Joseph A. Lynch

Full name: Joseph A. Lynch

Joseph A. Lynch
War Korean
Branch U.S. Marine Corps
Rank Sergeant
Group Type
Group Name
Wall G
Direction East
Row 2
Plaque Number 32

Joseph A. Lynch Biography

By Robert Lynch

Joseph A. Lynch had never set out to become a hero. But, as a young boy in Brooklyn, NY, when he watched his older brothers John, Wally, and Jimmy go off to war in Europe and the Pacific, it was his strong desire to courageously fight alongside them. At the age of eighty-three he said, “That was just a foolish child’s dream.” He hadn’t realized at that impressionable age that, just over time’s horizon, there was another war that would one day afford him that opportunity—albeit without his brothers beside him.

By the time he had turned sixteen, Joe had grown weary of a difficult home life. So he doctored the birth certificate of his older sister, Eileen, and joined the Marine Corps. Truth be told, it wasn’t the opportunity to be one of the few, or even the proud, that enticed this too young for the military man to join the Marines. It was, rather the ease by which he’d been able to fool them about his age (he hadn’t had that luck with the Navy). But once he’d reached Parris Island, slipped into the fresh uniform, and gently tugged the issued utility cover down over his head, he felt he had found his new home. Despite even a broken nose from a disgruntled—and possibly inebriated—drill instructor, Joe took to the disciplined structure of boot camp and the Marine Corps. That is to say, he loved being a Marine from day one.

Although Joe’s war wouldn’t come for a couple years, it arrived plenty soon enough. He stepped off the U.S.S. Henrico in the Port of Pusan, Korea on his nineteenth birthday. Within days, artillery-training exercises in the hills at Camp Pendleton had been replaced by the relentless pummeling of hill and mountainsides, as well as their occupants, in the perimeter that’d been set up to defend that last-standing city in the South. And the occupants of those ever-present hills did their best to pummel back. He, along with the rest of the 1st Battalion, 11th Marines, awakened quickly to the reality of war in which a lack of water, rampant heat prostration, and bedeviling, live, enemy ammunition competed for the chance to remove Marines from the fight. Each method found its mark with alarming frequency.

Then, only months later, the scorching heat that saw Joe’s Able Battery firing 105 mm Howitzers while dressed only in boots, helmet, and underwear, gave way to Siberian winds and temperatures that reached subhuman lows. It was at this time, in the ominous and treacherous mountains of the North, during the fighting withdrawal from the “Red Trap” at the Chosin Reservoir, on a December night during which the temperature dropped to forty degrees below zero, that Joe, with fear gripping his heart, disregarded his own safety in order to save the lives of others.

The ambush had come with lightening ferocity and diminished a thirteen-man patrol to only two. Everyone else had been hit by machine-gun fire and was either dead or dying. Joe understood that if the bullet wounds didn’t kill the still suffering, the cruel weather conditions would. With only one man to lead, Cpl. Lynch managed to fight off and incapacitate the attackers while simultaneously keeping the surviving wounded as warm as possible and, more to the point, alive. For his quick thinking, decisive action, and courage under fire, Joe was awarded the Bronze Star with the combat “V” for valor adornment. He would also be promoted to sergeant.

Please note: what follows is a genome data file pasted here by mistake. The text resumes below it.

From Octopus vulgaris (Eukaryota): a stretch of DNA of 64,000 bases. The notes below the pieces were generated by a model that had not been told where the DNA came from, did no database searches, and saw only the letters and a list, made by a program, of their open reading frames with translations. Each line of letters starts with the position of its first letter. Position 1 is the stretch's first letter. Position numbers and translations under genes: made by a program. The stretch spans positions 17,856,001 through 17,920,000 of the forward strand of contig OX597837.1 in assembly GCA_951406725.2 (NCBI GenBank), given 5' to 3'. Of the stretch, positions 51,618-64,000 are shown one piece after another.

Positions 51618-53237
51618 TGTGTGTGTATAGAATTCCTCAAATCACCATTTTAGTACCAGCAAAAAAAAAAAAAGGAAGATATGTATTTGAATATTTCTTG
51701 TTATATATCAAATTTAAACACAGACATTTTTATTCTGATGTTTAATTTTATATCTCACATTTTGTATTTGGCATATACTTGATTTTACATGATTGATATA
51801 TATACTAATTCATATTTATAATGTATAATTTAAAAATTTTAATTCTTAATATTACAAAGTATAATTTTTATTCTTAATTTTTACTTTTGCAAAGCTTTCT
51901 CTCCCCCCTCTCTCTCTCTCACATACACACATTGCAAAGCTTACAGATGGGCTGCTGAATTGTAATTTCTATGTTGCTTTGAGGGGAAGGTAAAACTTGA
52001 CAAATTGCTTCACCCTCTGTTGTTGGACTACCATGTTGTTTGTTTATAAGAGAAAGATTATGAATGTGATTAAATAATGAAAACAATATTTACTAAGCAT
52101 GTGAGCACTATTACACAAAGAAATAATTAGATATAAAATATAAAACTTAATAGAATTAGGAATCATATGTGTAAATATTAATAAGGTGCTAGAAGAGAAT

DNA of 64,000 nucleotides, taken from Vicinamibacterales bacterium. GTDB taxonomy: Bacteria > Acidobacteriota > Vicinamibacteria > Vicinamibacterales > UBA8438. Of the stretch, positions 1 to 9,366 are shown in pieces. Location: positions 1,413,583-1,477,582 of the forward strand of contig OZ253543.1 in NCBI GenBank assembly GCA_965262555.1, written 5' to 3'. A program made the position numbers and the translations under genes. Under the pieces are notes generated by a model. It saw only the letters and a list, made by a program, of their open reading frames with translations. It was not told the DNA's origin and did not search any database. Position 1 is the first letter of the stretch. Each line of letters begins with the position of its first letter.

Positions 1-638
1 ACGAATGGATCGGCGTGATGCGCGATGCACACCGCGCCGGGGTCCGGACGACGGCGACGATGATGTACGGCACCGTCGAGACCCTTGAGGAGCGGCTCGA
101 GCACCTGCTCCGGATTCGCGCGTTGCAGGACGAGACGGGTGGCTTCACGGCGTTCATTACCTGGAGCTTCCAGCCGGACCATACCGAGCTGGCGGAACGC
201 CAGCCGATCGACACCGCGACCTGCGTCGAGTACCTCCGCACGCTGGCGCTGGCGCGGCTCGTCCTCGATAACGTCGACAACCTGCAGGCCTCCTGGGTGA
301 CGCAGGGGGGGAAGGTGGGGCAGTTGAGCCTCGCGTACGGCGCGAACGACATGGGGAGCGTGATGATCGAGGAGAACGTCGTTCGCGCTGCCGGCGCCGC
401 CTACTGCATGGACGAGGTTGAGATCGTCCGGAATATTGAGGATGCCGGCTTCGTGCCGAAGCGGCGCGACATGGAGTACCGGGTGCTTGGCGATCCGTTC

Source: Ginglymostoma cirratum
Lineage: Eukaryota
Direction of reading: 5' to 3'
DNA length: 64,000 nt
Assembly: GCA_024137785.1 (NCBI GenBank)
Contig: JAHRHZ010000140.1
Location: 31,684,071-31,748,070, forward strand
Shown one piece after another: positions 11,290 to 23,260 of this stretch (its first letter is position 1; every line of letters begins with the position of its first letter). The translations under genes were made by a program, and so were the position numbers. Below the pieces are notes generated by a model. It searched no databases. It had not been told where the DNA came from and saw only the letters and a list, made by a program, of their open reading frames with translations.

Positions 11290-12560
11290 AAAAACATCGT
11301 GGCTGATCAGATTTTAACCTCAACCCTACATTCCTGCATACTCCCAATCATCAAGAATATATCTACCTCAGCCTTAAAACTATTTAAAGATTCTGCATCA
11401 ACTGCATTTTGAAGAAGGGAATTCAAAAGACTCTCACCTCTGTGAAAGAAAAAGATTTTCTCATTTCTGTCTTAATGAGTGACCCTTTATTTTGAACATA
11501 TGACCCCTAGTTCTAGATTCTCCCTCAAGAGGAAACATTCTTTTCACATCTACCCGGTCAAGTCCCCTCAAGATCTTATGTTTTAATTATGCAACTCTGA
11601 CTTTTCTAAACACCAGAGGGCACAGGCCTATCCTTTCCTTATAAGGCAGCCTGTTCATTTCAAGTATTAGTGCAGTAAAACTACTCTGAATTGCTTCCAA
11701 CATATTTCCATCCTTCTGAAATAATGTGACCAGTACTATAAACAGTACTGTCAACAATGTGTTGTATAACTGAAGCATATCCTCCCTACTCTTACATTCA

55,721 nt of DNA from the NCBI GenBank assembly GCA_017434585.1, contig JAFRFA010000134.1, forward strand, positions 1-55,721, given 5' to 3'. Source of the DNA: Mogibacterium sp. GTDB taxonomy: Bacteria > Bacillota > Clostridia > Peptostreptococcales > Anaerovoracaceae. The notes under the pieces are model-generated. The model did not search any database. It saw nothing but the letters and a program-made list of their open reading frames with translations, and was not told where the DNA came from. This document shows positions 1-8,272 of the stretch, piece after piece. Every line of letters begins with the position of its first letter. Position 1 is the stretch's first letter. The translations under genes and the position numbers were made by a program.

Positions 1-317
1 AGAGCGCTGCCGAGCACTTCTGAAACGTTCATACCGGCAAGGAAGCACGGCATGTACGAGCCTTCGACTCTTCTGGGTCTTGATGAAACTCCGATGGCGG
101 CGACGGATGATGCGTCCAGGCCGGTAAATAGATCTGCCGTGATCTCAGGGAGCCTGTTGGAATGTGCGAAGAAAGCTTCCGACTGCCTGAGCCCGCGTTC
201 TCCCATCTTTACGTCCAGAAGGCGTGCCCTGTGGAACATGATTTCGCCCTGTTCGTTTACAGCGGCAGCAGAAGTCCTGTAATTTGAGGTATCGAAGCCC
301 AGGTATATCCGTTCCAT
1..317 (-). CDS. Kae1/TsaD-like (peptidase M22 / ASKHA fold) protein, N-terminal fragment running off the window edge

Just as when he’d received that broken nose early on at boot camp, this event seemed to make everything else that came after it a little less harrowing. Joe, and the other surviving members of the 11th Marines, would reach safety only three days later, and would forever be remembered as one of The Chosin Few. Many of his friends would not.

After four years in the Marine Corps, Joe was honorably discharged having achieved the rank of sergeant. Later, with seven and a half years in the Army, including two back in Korea as part of the peacekeeping force, he achieved the rank of sergeant first class. Although proud of his Army service, he has always considered himself a Marine.

With the military behind him, Joe would continue to demonstrate heroism in the face of personal danger and receive more decorations for valor, during his fourteen years on the New York City Police Department. This included the Catherine O’Dwyer Medal For Lifesaving, the city’s Medal of Honor.

Joe is the subject of an award-winning book published in 2018, titled The Bed I Made: A journey of fulfilled hope, fifty years in the making. The book, through Joe’s very personal and revealing story, illustrates the devastating hidden effects of war on our veterans and their families, as well as the prospect for hope in their lives. It is an example of the power of the human spirit and what can be achieved when we tap into it. The telling of his story for the sake of others is just one more example of Joe’s enduring courage.

While he never set out to be a hero—and he would deny that title—those who know Joe Lynch surely know a hero. So today, atop this majestic mountain, with its commanding views of San Diego County—Joe’s home—we elevate the memory of his service to country, as well as his sacrifices for mankind. At the very least, among the many treasured memories here, the Korean War, in Joe’s name, will go unforgotten.

This beautiful plaque that we dedicate today was a gift from Joe’s grandsons, brothers Joseph, Michael, Robert, and Jonathan Ferraro, and their families.

Plaque Wall Map

Plaque wall map